I didn't have the flower added to the hat when I took these photos, because I wanted to show the hat without. I love that you can add a flower and make the hat extra girlie, but without a flower it could be a unisex hat, made in a wide variety of colors. And while the cable is braided, and thus a bit more difficult than a more traditional cable, even a beginner could easily make this hat!

Plus, for those who don't like using circular needles, this hat is knit flat, and then seamed together with the top pulled tight!

December 15, 2014

Hadley Hat Modifications

(photo from Elise's Instagram feed)

So far, the #holidayknitalong has been going like gangbusters! Elise has officially become a hat addict, knocking out an adorable hat for Ellerie (seen above), with plans to make a few more in the near future!

While I'm still slogging away at my hat, working a row or two in between holiday presents, I wanted to take a minute to share a few ways to modify the Hadley Hat pattern to suit a wide variety of needs. I wrote the pattern over two years ago now, and when it was originally written I only had one size, and used a very specific yarn. These notes will hopefully help you make your hat in a bunch of different ways!

One of the things I love most about hats is that you don't need to worry AS MUCH about sizing - most hats will fit most heads, and have a few inches of stretch to cover any possible sizing mistakes. That said, you can't expect a hat made for a baby to fit an adult, and visa versa.

One of the other things to keep in mind is the number of stripes you'll use for your hat, and even how many stitches to use in each stripe. The adult size has six stripes made with six rows each, but for a newborn hat this would be far too long. You'll want to adjust both number of stripes and number of rows per stripe accordingly.

To make life easier for everyone, I've made this handy chart to help you out. While you can definitely measure your hat recipient's head and then figure out the cast on number, number of stripes, and number of rows per stripe, this chart makes the Hadley Hat a bit more "thinking-proof"!

** Remember, the number of stripes INCLUDES the ribbing rows as the first stripe color. **

Now let's talk yarn. The pattern calls for Hobby Lobby's house brand of yarn, but what's great about this hat is that you can substitute in just about any thicker worsted weight yarn and the hat will turn out perfectly!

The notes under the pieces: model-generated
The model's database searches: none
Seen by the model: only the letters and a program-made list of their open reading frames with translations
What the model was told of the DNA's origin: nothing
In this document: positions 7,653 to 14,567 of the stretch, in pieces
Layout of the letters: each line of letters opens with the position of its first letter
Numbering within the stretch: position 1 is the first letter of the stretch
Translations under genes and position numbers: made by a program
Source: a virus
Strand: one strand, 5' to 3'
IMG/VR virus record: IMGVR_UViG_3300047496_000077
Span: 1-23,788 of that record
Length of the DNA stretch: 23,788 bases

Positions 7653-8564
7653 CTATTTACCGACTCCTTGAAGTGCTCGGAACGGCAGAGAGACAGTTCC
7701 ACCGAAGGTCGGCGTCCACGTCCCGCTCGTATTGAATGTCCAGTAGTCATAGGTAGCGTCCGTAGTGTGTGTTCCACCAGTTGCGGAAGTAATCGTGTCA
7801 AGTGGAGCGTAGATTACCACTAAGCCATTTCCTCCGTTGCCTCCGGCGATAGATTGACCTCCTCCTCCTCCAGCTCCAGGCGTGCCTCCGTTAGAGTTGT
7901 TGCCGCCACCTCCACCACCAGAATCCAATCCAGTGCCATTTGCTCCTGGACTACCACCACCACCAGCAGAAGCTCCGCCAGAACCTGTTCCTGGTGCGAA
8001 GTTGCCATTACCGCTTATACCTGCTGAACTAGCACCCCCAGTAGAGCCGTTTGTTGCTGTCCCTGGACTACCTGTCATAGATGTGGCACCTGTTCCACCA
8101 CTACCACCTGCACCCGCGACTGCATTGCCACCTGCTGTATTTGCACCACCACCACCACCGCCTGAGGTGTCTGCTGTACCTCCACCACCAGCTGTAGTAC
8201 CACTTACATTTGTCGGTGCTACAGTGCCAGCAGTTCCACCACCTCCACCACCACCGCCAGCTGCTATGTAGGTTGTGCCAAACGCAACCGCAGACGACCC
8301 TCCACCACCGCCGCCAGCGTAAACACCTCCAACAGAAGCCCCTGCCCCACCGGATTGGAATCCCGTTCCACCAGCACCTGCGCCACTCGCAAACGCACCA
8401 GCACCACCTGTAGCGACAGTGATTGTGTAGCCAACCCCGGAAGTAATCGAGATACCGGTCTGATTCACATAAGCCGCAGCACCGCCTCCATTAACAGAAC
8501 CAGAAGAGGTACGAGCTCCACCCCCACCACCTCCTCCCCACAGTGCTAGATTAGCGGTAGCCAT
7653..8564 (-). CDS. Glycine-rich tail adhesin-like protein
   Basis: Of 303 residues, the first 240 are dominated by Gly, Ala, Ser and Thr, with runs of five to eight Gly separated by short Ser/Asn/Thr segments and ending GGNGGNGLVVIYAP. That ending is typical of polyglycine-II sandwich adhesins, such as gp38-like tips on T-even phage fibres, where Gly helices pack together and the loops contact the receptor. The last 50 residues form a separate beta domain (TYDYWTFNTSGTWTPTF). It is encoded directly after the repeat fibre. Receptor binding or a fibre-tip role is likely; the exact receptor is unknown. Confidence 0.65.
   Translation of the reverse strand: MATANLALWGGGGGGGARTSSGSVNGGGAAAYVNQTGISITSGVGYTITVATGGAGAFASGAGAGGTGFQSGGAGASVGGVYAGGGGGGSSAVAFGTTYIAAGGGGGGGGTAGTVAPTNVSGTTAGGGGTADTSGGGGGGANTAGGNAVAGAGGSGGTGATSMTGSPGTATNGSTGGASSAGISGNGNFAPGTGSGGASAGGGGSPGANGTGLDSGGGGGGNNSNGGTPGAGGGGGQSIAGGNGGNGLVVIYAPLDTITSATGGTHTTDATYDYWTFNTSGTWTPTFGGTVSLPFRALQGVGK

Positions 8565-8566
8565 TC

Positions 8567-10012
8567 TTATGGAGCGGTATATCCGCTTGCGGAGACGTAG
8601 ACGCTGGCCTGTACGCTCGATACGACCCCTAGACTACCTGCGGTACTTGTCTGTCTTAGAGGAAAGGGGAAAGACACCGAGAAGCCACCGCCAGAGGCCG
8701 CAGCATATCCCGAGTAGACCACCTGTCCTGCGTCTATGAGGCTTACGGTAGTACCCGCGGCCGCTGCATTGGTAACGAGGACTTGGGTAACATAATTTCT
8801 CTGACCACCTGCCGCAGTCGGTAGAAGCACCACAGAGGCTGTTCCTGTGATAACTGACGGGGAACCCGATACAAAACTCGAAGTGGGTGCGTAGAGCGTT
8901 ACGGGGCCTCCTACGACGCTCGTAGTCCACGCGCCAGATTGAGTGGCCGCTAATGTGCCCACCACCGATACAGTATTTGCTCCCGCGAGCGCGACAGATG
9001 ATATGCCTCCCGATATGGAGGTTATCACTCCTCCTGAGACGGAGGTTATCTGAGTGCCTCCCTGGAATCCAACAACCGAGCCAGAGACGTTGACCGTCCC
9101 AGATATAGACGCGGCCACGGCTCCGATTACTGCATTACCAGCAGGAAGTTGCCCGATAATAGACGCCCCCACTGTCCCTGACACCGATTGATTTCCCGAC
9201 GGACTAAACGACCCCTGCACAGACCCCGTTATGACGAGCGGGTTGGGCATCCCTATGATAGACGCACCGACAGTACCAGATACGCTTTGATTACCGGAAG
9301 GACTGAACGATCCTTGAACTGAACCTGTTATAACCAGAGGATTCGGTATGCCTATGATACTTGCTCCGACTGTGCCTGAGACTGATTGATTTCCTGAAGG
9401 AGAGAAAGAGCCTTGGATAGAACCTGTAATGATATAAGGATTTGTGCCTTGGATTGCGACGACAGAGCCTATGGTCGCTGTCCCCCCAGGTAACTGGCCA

What do I mean by "thicker worsted weight"? Well, just about any acrylic yarn with a "4" on the label will work perfectly. That means you can head into any craft store, and just about any of their acrylic yarns will work just fine. Some brands I've used for this hat include Bernat, Vanna's Choice, Red Heart, and Lion Brand Wool Ease.

If you're making the hat with wool yarn, just be sure the suggested needle size on the ball band is at least a size US 8 / 5.0mm. Anything smaller will give you a much looser gauge hat, and the fit won't be the same.

All in all, the Hadley Hat is a fun and fast knit, perfect for last minute presents, or for cheering on your favorite football team during the bowl games, as Elise and I are doing! I'd love to see how you modify the Hadley Hat for everyone on your list - tag your finished knits #holidayknitalong and/or #shemakeshats so I can see!

December 12, 2014

Out And About

There’s so much goodness happening around the Internet, I wanted to have a way to share some of it with you each week. Enjoy!
I'm in love with all the hats my friend Kelli is making for Christmas this year!

Crazy photos of some abandoned shopping malls around America.

So proud of my friend Jen - she's got a vest pattern in the new Noro Magazine!

Part 2 and Part 3 from the Ewe Ewe stocking knit-along are here!

Love these photos of life in 700 square feet from Rowdy Kittens.

A great round-up for folks looking to recycle yarn.

Love Bella, a gorgeous new cowl from A Friend To Knit With.

I want to knit myself this Barn Sweater, immediately.

Woolful has a great round-up of some superwash alternatives.